Spray foam insulation is considered superior to old fashioned fiberglass batt insulation. Since our vaulted master bedroom ceiling and low roof is a challenge to insulate, we decided to pay the premium for closed cell spray foam insulation.
We also hired a mason to repair (repoint) the old brick chimney upstairs. This feature was originally covered by plaster and would not have been exposed originally. While I have long argued to cover it back up, I lost that argument. So, the brick needed to be repaired.
Here is a “before” photo. The dark spots are Portland Cement (not mortar).
Someone just slopped in some concrete between the bricks in an attempt to repair them. The challenge with that is that these bricks are over 100 years old and are quite soft – the original lime mortar would have had high lime content and would also have been soft, and it must be repaired with the correct mortar so that the bricks are not damaged by a much harder concrete joint that can cause them to crack.
Below is a photo showing the joints between the bricks partially ground out. The left side of the photo below shows how the bricks looked before grinding, while the right side shows the grinding underway. It is already a remarkable improvement.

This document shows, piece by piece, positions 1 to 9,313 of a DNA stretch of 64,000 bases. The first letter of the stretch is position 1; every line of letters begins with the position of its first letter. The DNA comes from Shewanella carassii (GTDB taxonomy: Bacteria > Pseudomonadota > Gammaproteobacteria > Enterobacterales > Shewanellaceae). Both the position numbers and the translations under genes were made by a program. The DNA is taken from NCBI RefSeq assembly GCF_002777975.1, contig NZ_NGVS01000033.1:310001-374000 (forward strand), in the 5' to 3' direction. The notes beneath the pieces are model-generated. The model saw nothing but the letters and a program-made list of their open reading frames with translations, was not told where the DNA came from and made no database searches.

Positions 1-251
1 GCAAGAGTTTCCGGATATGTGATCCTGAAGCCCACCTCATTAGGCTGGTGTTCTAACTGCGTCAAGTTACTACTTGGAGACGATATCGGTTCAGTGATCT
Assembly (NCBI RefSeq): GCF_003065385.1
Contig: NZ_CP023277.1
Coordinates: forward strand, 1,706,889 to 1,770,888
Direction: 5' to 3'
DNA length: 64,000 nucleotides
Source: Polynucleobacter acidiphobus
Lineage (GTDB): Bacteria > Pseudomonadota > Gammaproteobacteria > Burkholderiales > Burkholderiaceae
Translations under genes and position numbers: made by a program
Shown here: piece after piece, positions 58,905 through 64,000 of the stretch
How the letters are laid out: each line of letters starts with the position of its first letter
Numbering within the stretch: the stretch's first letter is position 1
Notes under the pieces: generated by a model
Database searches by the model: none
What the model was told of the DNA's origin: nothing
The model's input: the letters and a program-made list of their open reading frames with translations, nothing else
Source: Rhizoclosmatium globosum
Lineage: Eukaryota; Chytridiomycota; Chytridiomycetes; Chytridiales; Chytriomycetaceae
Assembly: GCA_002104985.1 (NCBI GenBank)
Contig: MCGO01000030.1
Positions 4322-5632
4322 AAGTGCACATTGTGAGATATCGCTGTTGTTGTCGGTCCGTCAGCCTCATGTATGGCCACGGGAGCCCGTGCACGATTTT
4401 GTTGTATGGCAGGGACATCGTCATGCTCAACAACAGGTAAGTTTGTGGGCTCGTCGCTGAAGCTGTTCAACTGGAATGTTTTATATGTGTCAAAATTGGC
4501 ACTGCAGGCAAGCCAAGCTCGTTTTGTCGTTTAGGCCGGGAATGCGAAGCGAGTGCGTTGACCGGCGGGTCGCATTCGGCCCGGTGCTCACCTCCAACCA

Another photo showing the chimney grinding underway:
While ordinarily one would want concave joints, we made these flat (flush with the brick) due to the very inconsistent size of the joints. (These bricks were never meant to be exposed, so it is likely that not much care was taken with the upstairs section of the chimney.)
Below is the completed chimney. I’m very happy with the result.
Old kitchen / new office insulation
This is the section of the old kitchen / new office ceiling that is directly below our balcony.
Even the former “animal den” beneath the floor has been insulated.
Upstairs plumbing run
A great view of the chimney.
View of master closet
View of master bath
Ceiling of master bedroom
SpacePak condensate drain in the attic.
You may notice all of the silver ducts. These are the SpacePak ducts. We had our HVAC contractor run all of these before the insulation was installed. The large duct in the photo below is an insulated bathroom fan vent, and the small silver lines are SpacePak.
Upstairs hall ceiling
View of the hall ceiling into the attic hatch. (The grate is the air intake for the SpacePak.)
We hadn’t intended to insulate the attic, but once the insulation contractor got started, they were concerned that they would not be able to seal things up properly without doing this space as well. Below you can see the SpacePak high velocity air handler. Hopefully the SpacePak will operate more efficiently now that it is in a conditioned space.
The photo below illustrates why it was essential that we re-install the SpacePak ducts before installing the spray foam! They are forever caked in the stuff.
View of the powder room ceiling. The black box is a “can fan” – both a can light and a fan. The white PVC pipe is a new proper plumbing vent.
Up next: inspections and drywall!